Chapter 12. Cross-Cultural Exchanges on the Silk Roads. 2011, The McGraw-Hill Companies, Inc. All Rights Reserved.

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1 Chapter 12 Cross-Cultural Exchanges on the Silk Roads 1

2 Long-Distance Travel in the Ancient World n Lack of police enforcement outside of established settlements n Changed in classical period q Improvement of infrastructure q Development of empires 2

3 Trade Networks Develop n Dramatic increase in trade due to Greek colonization n Maintenance of roads, bridges n Discovery of monsoon wind patterns n Increased tariff revenues used to maintain open routes 3

4 Trade in the Hellenistic World n Bactria/India q Spices, pepper, cosmetics, gems, pearls n Persia, Egypt q Grain n Mediterranean q Wine, oil, jewelry, art n Development of professional merchant class 4

5 The Silk Roads n Named for principal commodity from China n Dependent on imperial stability n Overland trade routes from China to Roman empire n Sea lanes and maritime trade as well 5

6 The Silk Roads, 200 B.C.E.-300 C.E. 6

7 Organization of Long-Distance Trade n Divided into small segments q Trade done in stages n Sea trade q Malay and Indian mariners q Persian, Egyptian, Greek 7

8 Cultural Trade: Buddhism and Hinduism n Merchants carry religious ideas along silk routes n India through central Asia to east Asia n Cosmopolitan centers promote development of monasteries to shelter traveling merchants n Buddhism becomes dominant faith of silk roads, 200 B.C.E C.E. 8

9 The Spread of Buddhism, Hinduism, and Christianity, 200 B.C.E.-400 C.E. 9

10 Buddhism in China n Originally, Buddhism restricted to foreign merchant populations n Gradual spread to larger population, beginning fifth century C.E. 10

11 Buddhism and Hinduism in SE Asia n Sea lanes in Indian Ocean n First century C.E., clear Indian influence in southeast Asia q Rulers called rajas q Sanskrit used for written communication q Buddhism, Hinduism increasingly popular faiths 11

12 Christianity in Mediterranean Basin n Gregory the Wonderworker, central Anatolia, third century C.E. n Christianity spreads through middle east, north Africa, Europe n Sizeable communities as far east as India n Judaism, Zoroastrianism also practiced 12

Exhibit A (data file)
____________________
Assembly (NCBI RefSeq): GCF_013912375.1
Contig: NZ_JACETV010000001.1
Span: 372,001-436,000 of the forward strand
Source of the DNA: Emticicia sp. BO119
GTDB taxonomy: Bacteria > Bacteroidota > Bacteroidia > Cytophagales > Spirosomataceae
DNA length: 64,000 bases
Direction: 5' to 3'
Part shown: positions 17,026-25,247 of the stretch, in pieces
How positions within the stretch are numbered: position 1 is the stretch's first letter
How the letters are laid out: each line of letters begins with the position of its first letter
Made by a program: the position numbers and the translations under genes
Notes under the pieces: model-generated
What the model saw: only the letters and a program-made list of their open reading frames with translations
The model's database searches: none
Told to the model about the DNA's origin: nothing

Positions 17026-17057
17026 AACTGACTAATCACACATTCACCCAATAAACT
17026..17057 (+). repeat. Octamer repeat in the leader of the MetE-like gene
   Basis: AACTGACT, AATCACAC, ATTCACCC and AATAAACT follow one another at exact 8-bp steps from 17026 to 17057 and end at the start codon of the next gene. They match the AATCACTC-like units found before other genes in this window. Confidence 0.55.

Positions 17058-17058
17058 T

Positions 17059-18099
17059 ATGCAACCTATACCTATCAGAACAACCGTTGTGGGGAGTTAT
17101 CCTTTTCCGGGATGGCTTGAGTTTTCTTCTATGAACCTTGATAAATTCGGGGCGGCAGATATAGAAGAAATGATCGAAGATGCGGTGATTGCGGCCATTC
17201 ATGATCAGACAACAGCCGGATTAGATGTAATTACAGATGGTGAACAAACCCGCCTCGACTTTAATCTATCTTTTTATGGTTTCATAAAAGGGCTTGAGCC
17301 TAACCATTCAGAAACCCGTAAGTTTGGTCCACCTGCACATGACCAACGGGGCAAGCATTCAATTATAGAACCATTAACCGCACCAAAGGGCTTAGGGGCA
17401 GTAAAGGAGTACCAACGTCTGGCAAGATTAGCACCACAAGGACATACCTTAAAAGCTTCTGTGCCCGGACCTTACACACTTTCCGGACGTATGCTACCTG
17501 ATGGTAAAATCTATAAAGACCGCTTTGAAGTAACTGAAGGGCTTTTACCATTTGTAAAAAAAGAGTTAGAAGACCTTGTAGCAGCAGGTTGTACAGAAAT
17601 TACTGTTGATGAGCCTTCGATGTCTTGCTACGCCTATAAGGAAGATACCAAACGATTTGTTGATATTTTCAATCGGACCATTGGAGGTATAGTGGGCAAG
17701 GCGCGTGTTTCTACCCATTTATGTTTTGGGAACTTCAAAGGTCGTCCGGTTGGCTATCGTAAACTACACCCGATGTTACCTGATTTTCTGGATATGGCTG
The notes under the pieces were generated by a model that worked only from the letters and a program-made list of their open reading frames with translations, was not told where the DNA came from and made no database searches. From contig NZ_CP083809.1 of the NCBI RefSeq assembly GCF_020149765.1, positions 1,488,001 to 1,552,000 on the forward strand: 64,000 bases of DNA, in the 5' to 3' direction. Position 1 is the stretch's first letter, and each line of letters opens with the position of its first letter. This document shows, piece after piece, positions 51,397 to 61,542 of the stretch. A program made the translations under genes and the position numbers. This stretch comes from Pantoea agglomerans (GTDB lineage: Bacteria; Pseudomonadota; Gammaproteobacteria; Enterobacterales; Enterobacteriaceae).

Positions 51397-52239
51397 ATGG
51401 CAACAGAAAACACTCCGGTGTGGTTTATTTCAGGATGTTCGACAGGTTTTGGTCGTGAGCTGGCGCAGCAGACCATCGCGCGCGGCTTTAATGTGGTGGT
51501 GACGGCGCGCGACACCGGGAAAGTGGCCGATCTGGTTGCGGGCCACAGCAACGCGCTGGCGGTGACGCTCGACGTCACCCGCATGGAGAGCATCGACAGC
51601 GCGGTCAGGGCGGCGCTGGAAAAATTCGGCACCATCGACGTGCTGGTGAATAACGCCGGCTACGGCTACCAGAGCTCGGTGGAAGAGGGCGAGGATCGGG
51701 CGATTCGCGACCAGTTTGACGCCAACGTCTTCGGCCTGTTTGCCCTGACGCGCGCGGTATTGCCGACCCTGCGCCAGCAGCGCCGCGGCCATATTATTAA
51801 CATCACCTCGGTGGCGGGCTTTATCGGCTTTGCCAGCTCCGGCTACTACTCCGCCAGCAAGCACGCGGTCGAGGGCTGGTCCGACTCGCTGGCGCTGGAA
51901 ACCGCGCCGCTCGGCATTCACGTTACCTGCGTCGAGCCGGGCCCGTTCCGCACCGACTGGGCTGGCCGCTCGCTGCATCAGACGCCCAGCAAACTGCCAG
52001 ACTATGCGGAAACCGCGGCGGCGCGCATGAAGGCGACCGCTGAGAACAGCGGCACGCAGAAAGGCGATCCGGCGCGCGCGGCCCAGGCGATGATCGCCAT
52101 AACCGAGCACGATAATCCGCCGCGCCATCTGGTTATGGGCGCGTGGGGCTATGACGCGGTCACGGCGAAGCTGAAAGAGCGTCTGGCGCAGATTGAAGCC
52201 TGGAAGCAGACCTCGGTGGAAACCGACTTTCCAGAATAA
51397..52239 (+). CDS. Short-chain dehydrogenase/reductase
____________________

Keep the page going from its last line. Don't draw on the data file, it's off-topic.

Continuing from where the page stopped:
13 Christianity in Southwest Asia n Influence of ascetic practices from India n Desert-dwelling hermits, monastic societies n After fifth century C.E., followed Nestorius q Emphasized human nature of Jesus 13

14 Spread of Manichaeism n Mani a devout Zoroastrian ( C.E.) n Viewed himself a prophet for all humanity n Influenced by Christianity and Buddhism n Dualist q Good vs. evil q Light vs. dark q Spirit vs. matter 14

15 Manichaean Society n Devout: the elect q Ascetic lifestyle q Celibacy, vegetarianism q Life of prayer and fasting n Laity: hearers q Material supporters of the elect 15

16 Decline of Manichaeism n Spread through silk routes to major cities in Roman empire n Zoroastrian opposition provokes Sasanid persecution q Mani arrested, dies in captivity n Romans, fearing Persian influence, also persecute 16

17 The Spread of Epidemic Disease n Role of trade routes in spread of pathogens n Limited data, but trends in demographics reasonably clear n Smallpox, measles, bubonic plague n Effect: economic slowdown, move to regional self-sufficiency 17

18 Epidemics in the Han and Roman Empires 18

19 Internal Decay of the Han State n Court intrigue n Problem of land distribution q Large landholders develop private armies n Epidemics n Peasant rebellions q 184 C.E., Yellow Turban uprising 19

20 Collapse of the Han Dynasty n Generals assume authority, reduce emperor to puppet figure n Alliance with landowners n 200 C.E., Han dynasty abolished, replaced by three kingdoms n Immigration of northern nomads increases 20

21 Sinicization of Nomadic Peoples n Social and cultural changes to a Chinese way of life n Adapted to the Chinese environment q Agriculture n Adoption of Chinese names, dress, intermarriage 21

22 Popularity of Buddhism and Daoism n Disintegration of political order casts doubt on Confucian doctrines n Buddhism, Daoism gain popularity n Religions of salvation 22

23 Fall of the Roman Empire: Internal Factors n The barracks emperors n C.E., twenty-six claimants to the throne, all but one killed in power struggles n Epidemics n Disintegration of imperial economy in favor of local and regional self-sufficient economies 23

24 Diocletian (r C.E.) n Divided empire into two administrative districts n Co-emperors, dual lieutenants q Tetrarchs n Currency, budget reform n Relative stability disappears after Diocletian's death, civil war follows n Constantine emerges victorious 24

25 Fall of the Roman Empire: External Factors n Visigoths, influenced by Roman law, Christianity q Formerly buffer states for Roman empire n Attacked by Huns under Attila in fifth century C.E. n Massive migration of Germanic peoples into Roman empire n Sacked Rome in 410 C.E., established Germanic emperor in 476 C.E. 25

26 Germanic Invasions and the Fall of the Western Roman Empire, C.E. 26

27 Cultural Change in the Roman Empire n Growth of Christianity q Constantine s vision, 312 C.E. q Promulgates Edict of Milan, allows Christian practice q Converts to Christianity n 380 C.E., Emperor Theodosius proclaims Christianity official religion of Roman empire 27

28 St. Augustine ( C.E.) n Hippo, north Africa n Experimented with Greek thought, Manichaeism n 387 C.E., converts to Christianity n Major theologian 28

29 The Institutional Church n Conflicts over doctrine and practice in early Church q Divinity of Jesus q Role of women n Church hierarchy established q Patriarchs, bishop of Rome 29

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